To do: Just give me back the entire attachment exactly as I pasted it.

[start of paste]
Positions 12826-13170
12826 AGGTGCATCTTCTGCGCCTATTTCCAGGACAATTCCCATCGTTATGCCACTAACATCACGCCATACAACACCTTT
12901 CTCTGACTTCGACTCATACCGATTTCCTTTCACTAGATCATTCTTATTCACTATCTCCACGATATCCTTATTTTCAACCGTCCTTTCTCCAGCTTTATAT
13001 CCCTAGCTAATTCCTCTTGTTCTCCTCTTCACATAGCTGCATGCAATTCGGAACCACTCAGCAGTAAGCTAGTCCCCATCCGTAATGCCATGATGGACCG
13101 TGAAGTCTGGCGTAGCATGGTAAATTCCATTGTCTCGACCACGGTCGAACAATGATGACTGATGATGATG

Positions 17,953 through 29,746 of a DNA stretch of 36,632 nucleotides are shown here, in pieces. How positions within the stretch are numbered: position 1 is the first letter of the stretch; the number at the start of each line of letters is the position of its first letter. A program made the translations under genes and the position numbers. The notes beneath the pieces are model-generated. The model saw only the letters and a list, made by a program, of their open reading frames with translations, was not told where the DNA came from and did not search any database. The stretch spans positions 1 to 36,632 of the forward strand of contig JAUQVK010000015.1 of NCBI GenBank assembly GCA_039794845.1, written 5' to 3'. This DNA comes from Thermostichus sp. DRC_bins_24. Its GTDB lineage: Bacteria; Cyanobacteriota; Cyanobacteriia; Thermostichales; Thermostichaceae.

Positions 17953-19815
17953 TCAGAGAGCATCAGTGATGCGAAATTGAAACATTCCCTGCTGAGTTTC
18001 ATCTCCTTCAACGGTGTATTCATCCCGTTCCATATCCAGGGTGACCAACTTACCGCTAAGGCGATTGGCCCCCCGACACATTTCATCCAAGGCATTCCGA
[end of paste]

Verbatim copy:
Positions 12826-13170
12826 AGGTGCATCTTCTGCGCCTATTTCCAGGACAATTCCCATCGTTATGCCACTAACATCACGCCATACAACACCTTT
12901 CTCTGACTTCGACTCATACCGATTTCCTTTCACTAGATCATTCTTATTCACTATCTCCACGATATCCTTATTTTCAACCGTCCTTTCTCCAGCTTTATAT
13001 CCCTAGCTAATTCCTCTTGTTCTCCTCTTCACATAGCTGCATGCAATTCGGAACCACTCAGCAGTAAGCTAGTCCCCATCCGTAATGCCATGATGGACCG
13101 TGAAGTCTGGCGTAGCATGGTAAATTCCATTGTCTCGACCACGGTCGAACAATGATGACTGATGATGATG

Positions 17,953 through 29,746 of a DNA stretch of 36,632 nucleotides are shown here, in pieces. How positions within the stretch are numbered: position 1 is the first letter of the stretch; the number at the start of each line of letters is the position of its first letter. A program made the translations under genes and the position numbers. The notes beneath the pieces are model-generated. The model saw only the letters and a list, made by a program, of their open reading frames with translations, was not told where the DNA came from and did not search any database. The stretch spans positions 1 to 36,632 of the forward strand of contig JAUQVK010000015.1 of NCBI GenBank assembly GCA_039794845.1, written 5' to 3'. This DNA comes from Thermostichus sp. DRC_bins_24. Its GTDB lineage: Bacteria; Cyanobacteriota; Cyanobacteriia; Thermostichales; Thermostichaceae.

Positions 17953-19815
17953 TCAGAGAGCATCAGTGATGCGAAATTGAAACATTCCCTGCTGAGTTTC
18001 ATCTCCTTCAACGGTGTATTCATCCCGTTCCATATCCAGGGTGACCAACTTACCGCTAAGGCGATTGGCCCCCCGACACATTTCATCCAAGGCATTCCGA